i do agree that the first book does take while to get in to but it really does pick up and i was straight on to the next one! loved it! stick with it dude ....its gets better.


I loved this series. The first one is kind of hard to wrap your mind around but so worth it. If you can make it to 100 pages or so you'll see what is trying to be told to you so you'll understand it. I could hardly wait for the other books to be written. Loved it!


One of the few books I wasn't able to make it through. Just did not engage me at all.


deleted member Jul 23, 2014 07:45AM   0 votes
If you're not a fan of the first book it is doubtful that you'll like the rest of them. With the possible exception of Wizard and Glass because it varies quite heavily from the others.

The fantasy elements are not important. The western is a backdrop more than a setting.

You could finish out the first book and start the second to see if you like it after the introduction of more characters, I guess.


I think you should always read at least 100 pages before you decide to put a book down. The first 100 pages are usually set up and introductions but after that is where the meat of the story really takes place.


Diego (last edited Aug 22, 2014 10:51AM ) Aug 22, 2014 10:49AM   0 votes
The first book is very forgettable. When I finished it I was like: I have no idea of what I've just read. Years later I gave Drawing of the Three a shot. I had to look for a summary of the first book to get familiarized with the setting before starting. And yes it was much better. The third one is the best I've read so far. I had to start Wizard and Glass right away, because the third one ends in a cliffhanger (I don't usually read two books from the same series one after another). Unfortunately the fourth one get's boring at the second part, and I gave it up. I'm willing to grab it up when I feel like reading fantasy again.

So, in my humble opinion, yes, I think you could just skip the first one. Just read the wikipedia summary, and then go with The Drawing of the Three


I had to force myself to read 100 pages a day to get through the book. I actually enjoyed it after I finished it. It was great once you look back on it. I just started The Drawing of the Three. It is way better.


I had trouble getting into The Gunslinger, but kept reading and ended up enjoying it.

I think part of the problem is not understanding what's going on. Where is he and why is he doing things. Once you begin to understand the nature of his quest, it begins to make sense and everything starts to fall into place.

Once you get into the overall story, you'll see why those of us who started reading when it first came out could hardly wait until King wrote the next book...and sometimes it took a few years. :)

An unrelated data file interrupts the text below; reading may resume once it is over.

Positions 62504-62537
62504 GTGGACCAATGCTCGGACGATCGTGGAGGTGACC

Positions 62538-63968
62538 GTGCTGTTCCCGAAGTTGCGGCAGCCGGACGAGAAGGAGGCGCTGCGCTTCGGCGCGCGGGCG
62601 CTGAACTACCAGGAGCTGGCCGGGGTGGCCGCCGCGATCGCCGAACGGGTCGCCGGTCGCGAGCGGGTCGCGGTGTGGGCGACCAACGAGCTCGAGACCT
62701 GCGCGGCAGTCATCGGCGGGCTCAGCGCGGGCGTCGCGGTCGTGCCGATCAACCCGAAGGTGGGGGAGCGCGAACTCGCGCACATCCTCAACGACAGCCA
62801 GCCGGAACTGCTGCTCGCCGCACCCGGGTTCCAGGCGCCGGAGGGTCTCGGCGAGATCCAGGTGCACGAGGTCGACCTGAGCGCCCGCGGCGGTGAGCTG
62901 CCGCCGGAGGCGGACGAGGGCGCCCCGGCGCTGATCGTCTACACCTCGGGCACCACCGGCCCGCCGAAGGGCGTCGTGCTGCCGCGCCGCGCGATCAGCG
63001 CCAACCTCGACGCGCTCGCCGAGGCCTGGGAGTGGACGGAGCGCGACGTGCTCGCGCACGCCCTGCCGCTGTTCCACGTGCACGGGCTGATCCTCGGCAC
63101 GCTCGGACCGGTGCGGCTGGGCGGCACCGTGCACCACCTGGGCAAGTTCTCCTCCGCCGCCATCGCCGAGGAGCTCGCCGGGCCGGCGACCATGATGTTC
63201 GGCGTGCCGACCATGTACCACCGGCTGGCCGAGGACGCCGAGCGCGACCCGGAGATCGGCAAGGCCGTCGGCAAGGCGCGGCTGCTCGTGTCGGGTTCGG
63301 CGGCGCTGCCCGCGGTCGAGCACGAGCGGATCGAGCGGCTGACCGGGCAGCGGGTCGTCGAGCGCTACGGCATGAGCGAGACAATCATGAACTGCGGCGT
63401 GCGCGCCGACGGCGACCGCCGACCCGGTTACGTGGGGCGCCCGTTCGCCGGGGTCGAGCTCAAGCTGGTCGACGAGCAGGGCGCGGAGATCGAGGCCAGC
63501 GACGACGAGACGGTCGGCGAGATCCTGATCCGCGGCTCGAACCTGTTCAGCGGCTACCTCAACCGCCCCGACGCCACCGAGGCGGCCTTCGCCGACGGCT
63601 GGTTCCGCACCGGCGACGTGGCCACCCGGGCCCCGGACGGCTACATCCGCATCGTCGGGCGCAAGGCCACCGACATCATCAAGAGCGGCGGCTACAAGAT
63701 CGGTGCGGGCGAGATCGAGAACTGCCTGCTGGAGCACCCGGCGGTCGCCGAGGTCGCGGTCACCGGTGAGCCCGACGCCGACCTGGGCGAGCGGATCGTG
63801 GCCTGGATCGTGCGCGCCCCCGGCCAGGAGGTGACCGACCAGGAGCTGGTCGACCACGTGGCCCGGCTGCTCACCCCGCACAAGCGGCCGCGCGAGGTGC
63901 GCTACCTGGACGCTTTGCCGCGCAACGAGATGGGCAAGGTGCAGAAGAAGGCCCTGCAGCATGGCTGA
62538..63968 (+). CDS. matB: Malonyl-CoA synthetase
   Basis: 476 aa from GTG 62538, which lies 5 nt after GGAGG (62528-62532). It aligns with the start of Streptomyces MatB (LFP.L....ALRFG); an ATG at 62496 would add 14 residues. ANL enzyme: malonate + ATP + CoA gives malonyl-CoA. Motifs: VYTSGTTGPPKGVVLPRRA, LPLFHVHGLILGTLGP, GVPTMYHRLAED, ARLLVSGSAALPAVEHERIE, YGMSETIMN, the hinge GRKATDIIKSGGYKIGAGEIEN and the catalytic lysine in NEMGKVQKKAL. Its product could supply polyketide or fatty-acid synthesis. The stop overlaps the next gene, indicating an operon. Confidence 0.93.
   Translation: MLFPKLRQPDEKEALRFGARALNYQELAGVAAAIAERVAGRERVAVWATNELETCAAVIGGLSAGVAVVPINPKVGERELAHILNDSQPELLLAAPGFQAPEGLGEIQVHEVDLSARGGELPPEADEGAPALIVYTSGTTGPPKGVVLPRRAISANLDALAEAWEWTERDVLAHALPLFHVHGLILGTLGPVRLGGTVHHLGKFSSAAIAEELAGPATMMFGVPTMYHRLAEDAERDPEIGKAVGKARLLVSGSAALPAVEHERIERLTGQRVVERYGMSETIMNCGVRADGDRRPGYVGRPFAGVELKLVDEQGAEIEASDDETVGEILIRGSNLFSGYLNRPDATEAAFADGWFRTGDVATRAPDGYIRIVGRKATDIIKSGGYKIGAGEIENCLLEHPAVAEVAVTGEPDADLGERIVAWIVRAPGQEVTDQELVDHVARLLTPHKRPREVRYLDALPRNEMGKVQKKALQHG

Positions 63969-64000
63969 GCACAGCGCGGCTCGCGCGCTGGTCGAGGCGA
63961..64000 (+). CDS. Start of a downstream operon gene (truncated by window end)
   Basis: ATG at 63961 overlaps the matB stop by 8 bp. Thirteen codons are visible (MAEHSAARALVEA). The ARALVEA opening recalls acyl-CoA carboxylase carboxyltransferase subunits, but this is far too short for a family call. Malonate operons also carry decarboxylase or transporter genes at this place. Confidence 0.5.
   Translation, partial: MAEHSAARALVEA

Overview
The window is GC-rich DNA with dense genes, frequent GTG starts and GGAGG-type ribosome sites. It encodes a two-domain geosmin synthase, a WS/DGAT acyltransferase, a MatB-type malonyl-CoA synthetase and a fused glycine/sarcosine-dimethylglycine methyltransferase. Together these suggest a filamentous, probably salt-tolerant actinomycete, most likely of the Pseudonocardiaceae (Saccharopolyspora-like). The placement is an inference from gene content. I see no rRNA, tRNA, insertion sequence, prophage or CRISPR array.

wizard and glass was by far the most boring but like janese said once I got to the middle of the gunslinger it grabbed me


I think if you don't have any concept of what the world of The Dark Tower will end up looking like (the accordion kaleidoscope of King's lore) this first book would just seem like a tepid fantasy cowboy story. I knew what was coming next when I started this series (a abridged version by has an intro by King which helps contextualize the world and the breadth of the story) , and that this story only scratched at the surface of the whole only served to intrigue me. Also, compared to many other things King has written this just isn't as verbose and overloaded with words and descriptions. I appreciated the stark direct approach and maybe at a different time he considered these for release under his alternate name Bachman.


till now, The gunslinger is my fav of the Dark tower saga, but I'm on Wizards and glass at the moment, so maybe will change...but I don't think it'll fall down so much, because I really loved this book. It's the beginning of a great story, and it couldn't be better *__* I loved it so much!


I see a lot of people had a hard time getting into this book. I don't get it. I was in love from the very first sentence, which happens to be my favorite opening line of any book I've read so far.


I had a little trouble with Gunslinger, powered through the second two and jumped right into Wizard and Glass because of the cliffhanger. I got half way through Wizard and Glass where there's an easy stopping point. Things were slowing down and I had something else I wanted to read, so I stopped. That was maybe 8 years ago? Nothing has managed to pull me back.


I had a hard time with it too at first, I'd say keep reading it gets a lot better.


I read the first 4 books when they were first published about 30 years ago, but never read the last 3 when they came out many years later. When I was moving out of a large house to a small apartment recently I got rid of a lot of stuff, but I couldn't toss my copies of The Dark Tower series. Roland has stuck with me all these years even though I only read them once. I have recently reread the first 2 books and enjoyed them just as much as I did back then, and I will finally finished the series after all these years.